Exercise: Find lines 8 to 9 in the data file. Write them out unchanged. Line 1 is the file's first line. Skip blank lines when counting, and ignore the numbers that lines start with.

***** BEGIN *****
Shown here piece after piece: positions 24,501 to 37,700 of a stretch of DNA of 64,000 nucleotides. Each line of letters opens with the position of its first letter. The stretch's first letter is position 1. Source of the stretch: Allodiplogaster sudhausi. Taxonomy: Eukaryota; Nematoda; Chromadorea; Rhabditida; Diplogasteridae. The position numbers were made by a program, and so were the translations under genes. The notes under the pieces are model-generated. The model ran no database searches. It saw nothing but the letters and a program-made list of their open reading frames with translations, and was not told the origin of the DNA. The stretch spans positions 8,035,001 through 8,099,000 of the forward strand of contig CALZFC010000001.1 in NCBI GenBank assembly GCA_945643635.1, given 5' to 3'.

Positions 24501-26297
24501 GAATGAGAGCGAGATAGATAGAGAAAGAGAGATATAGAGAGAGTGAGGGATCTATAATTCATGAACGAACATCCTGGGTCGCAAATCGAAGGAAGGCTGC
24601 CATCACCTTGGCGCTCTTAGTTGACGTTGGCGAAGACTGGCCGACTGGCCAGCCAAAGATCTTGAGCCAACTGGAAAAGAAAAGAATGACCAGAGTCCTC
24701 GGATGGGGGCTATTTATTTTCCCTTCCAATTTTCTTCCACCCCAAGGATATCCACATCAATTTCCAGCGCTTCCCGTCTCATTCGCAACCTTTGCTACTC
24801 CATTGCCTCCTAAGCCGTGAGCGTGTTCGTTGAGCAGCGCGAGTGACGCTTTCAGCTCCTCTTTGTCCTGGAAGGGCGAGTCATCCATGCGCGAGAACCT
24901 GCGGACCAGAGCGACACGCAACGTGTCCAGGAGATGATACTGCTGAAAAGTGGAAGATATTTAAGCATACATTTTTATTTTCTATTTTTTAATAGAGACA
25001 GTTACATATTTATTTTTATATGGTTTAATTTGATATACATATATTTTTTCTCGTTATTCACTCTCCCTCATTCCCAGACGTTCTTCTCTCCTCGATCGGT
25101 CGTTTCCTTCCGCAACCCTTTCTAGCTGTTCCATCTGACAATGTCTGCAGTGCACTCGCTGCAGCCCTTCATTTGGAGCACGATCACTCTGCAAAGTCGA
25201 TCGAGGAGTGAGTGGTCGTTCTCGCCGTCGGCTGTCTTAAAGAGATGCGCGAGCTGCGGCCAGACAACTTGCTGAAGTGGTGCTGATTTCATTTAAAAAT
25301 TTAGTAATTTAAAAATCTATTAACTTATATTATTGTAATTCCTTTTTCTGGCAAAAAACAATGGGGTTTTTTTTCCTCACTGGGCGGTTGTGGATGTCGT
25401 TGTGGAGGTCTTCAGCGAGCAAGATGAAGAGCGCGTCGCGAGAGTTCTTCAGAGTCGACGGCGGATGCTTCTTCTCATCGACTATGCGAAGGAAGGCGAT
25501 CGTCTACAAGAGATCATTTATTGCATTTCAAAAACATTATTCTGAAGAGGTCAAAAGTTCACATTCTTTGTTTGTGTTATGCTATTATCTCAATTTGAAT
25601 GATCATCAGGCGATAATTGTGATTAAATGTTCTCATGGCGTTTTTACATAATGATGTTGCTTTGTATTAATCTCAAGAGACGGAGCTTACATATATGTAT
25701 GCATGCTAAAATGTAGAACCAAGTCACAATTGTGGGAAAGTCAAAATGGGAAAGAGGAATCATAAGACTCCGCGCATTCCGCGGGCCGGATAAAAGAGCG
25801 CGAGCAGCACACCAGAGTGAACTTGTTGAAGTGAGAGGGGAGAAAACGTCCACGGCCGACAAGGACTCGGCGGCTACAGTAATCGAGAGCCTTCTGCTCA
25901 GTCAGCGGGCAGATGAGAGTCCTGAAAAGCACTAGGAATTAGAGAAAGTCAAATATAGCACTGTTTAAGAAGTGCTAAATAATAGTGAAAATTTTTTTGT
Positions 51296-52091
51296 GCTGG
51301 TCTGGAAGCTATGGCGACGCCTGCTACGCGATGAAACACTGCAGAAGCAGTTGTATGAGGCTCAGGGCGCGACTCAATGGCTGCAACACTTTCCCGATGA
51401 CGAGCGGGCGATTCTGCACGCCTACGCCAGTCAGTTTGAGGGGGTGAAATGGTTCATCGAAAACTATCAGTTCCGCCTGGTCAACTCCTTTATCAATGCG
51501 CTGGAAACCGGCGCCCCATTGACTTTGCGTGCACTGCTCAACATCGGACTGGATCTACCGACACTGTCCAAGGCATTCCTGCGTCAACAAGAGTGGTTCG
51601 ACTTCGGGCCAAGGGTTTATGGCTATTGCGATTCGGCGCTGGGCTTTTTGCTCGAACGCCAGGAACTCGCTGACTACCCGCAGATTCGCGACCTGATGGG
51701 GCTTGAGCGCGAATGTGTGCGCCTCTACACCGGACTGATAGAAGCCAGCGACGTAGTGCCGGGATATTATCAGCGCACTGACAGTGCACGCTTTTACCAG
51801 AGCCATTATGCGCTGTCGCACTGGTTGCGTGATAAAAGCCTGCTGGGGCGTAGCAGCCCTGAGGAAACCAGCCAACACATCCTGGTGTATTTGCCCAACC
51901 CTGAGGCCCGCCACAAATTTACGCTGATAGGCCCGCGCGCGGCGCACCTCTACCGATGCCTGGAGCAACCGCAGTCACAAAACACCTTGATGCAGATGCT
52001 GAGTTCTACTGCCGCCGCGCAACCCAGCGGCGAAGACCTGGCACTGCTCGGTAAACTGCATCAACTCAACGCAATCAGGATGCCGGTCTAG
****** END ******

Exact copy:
25001 GTTACATATTTATTTTTATATGGTTTAATTTGATATACATATATTTTTTCTCGTTATTCACTCTCCCTCATTCCCAGACGTTCTTCTCTCCTCGATCGGT
25101 CGTTTCCTTCCGCAACCCTTTCTAGCTGTTCCATCTGACAATGTCTGCAGTGCACTCGCTGCAGCCCTTCATTTGGAGCACGATCACTCTGCAAAGTCGA